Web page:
I pretty much exercise every day. Most days that amounts to three dog walks of a mile each and a bike ride or two of 10 to 30 miles. As a retired guy, I have the time and energy to enjoy bike riding nearly every day of the year despite living in Chicago, a bona fide four season city.
This morning, however, turned out different. I breakfasted and took poochie for her walk. When I got home, however, I found I was not looking forward to riding as I usually do. The idea of taking the bike out just felt like a lot of work that I didn’t want to do.
So there I sat, in the age old quandary of ‘the spirit is willing, but the flesh is weak.’ What could be wrong? Looking back on the week, I had logged 45 miles on the bike which is pretty good for the second week of February in Chicago. But I had also walked to see the doctor on Monday and then walked equally as far on Thursday to bring my iPhone in to the Apple store. Those walks amounted to an additional three miles of walking each day. Also, my body is currently fighting off an attack of bursitis. See the item about my elbow here.
So, I concluded that my body was telling me something that my mind wasn’t fully aware of yet. Namely, that I shouldn’t ride the bike today. Generally, I try to listen to my body. I am a senior citizen and realize that I can’t always do the kind or amount of physical activity that I want to. Indeed, one of the challenges of aging is handling the balancing act between getting enough exercise to work my body and not overdoing it and setting myself back from an injury.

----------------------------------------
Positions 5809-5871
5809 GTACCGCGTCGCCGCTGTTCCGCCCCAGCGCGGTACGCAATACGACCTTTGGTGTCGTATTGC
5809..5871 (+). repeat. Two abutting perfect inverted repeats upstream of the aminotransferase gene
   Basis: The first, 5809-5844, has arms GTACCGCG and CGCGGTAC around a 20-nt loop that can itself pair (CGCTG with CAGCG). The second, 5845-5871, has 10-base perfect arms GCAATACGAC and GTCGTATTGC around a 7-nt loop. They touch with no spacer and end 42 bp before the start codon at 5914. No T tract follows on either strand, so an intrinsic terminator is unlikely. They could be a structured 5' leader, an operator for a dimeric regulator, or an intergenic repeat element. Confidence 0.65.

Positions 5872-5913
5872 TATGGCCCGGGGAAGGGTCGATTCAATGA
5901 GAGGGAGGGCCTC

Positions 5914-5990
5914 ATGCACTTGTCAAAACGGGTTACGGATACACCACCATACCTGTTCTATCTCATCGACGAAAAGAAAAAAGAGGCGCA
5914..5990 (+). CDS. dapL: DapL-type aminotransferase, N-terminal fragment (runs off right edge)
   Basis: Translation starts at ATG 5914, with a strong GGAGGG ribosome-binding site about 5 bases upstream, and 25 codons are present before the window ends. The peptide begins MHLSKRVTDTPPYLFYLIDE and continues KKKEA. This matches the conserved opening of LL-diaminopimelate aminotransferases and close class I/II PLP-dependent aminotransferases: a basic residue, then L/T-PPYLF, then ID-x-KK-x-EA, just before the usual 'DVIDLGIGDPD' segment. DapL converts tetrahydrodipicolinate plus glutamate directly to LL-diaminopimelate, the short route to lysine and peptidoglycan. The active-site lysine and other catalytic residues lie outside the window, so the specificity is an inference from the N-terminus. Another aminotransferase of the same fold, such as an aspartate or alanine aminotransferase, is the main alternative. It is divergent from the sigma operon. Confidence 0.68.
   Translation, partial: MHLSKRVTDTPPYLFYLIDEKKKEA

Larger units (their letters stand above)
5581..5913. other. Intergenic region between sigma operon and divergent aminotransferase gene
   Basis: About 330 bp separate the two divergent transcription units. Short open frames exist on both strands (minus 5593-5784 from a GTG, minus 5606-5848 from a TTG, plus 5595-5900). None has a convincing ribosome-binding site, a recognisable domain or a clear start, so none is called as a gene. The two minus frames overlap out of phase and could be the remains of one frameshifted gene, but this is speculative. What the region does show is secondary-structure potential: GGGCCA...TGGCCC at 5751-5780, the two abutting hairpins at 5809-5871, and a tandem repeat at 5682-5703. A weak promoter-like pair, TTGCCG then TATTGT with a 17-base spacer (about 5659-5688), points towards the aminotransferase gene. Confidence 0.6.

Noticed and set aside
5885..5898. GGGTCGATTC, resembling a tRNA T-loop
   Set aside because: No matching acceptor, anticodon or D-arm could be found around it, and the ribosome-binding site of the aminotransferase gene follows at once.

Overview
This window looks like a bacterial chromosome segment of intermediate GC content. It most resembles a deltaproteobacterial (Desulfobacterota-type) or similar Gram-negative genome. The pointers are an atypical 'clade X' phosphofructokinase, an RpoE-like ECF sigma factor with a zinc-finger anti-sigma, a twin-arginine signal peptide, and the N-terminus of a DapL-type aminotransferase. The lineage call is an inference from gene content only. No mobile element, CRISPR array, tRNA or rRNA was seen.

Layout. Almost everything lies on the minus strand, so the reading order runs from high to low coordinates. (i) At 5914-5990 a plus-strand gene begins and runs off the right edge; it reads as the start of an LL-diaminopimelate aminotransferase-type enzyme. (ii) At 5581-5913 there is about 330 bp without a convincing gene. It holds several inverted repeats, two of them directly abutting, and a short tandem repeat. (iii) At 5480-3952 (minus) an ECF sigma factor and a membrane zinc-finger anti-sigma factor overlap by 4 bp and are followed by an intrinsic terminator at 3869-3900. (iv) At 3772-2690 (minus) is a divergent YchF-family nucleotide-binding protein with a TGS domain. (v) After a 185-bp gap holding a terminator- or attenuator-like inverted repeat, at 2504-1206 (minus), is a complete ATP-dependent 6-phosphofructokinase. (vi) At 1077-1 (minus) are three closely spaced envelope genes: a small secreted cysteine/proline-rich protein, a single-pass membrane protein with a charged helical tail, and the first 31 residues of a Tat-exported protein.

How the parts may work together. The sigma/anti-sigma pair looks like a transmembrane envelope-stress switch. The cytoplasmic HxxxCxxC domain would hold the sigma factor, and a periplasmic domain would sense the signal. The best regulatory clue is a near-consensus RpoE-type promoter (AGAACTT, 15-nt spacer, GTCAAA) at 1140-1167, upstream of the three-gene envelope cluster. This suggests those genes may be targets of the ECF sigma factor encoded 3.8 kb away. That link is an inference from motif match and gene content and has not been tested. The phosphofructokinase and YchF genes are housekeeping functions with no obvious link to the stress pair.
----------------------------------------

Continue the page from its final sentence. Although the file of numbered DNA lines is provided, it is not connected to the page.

So, I bagged the bike ride today and also didn’t do my usual trip to the health club to compensate. I am writing this at 7:00 p.m. I have laid low all day. I expect to wake up with more energy tomorrow.
In answer to the question in my headline, yes, it can be okay to take downtime from exercise. Downtime gives your body a chance to recharge and refresh. Enjoy the rest and don’t waste any time feeling guilty for missing a workout.